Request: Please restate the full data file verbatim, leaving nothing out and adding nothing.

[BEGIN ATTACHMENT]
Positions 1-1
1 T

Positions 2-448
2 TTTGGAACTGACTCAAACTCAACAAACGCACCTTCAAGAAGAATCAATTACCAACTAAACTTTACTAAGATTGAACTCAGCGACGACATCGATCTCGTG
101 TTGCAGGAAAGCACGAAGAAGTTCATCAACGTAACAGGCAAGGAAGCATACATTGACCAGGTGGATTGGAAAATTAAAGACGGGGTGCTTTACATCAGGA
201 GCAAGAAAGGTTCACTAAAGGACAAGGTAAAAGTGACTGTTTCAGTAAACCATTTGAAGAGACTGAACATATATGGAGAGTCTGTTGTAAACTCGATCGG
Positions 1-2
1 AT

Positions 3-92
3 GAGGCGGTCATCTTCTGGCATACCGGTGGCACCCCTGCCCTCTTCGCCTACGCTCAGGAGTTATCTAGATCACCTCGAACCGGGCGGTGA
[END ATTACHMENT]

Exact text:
Positions 1-1
1 T

Positions 2-448
2 TTTGGAACTGACTCAAACTCAACAAACGCACCTTCAAGAAGAATCAATTACCAACTAAACTTTACTAAGATTGAACTCAGCGACGACATCGATCTCGTG
101 TTGCAGGAAAGCACGAAGAAGTTCATCAACGTAACAGGCAAGGAAGCATACATTGACCAGGTGGATTGGAAAATTAAAGACGGGGTGCTTTACATCAGGA
201 GCAAGAAAGGTTCACTAAAGGACAAGGTAAAAGTGACTGTTTCAGTAAACCATTTGAAGAGACTGAACATATATGGAGAGTCTGTTGTAAACTCGATCGG
Positions 1-2
1 AT

Positions 3-92
3 GAGGCGGTCATCTTCTGGCATACCGGTGGCACCCCTGCCCTCTTCGCCTACGCTCAGGAGTTATCTAGATCACCTCGAACCGGGCGGTGA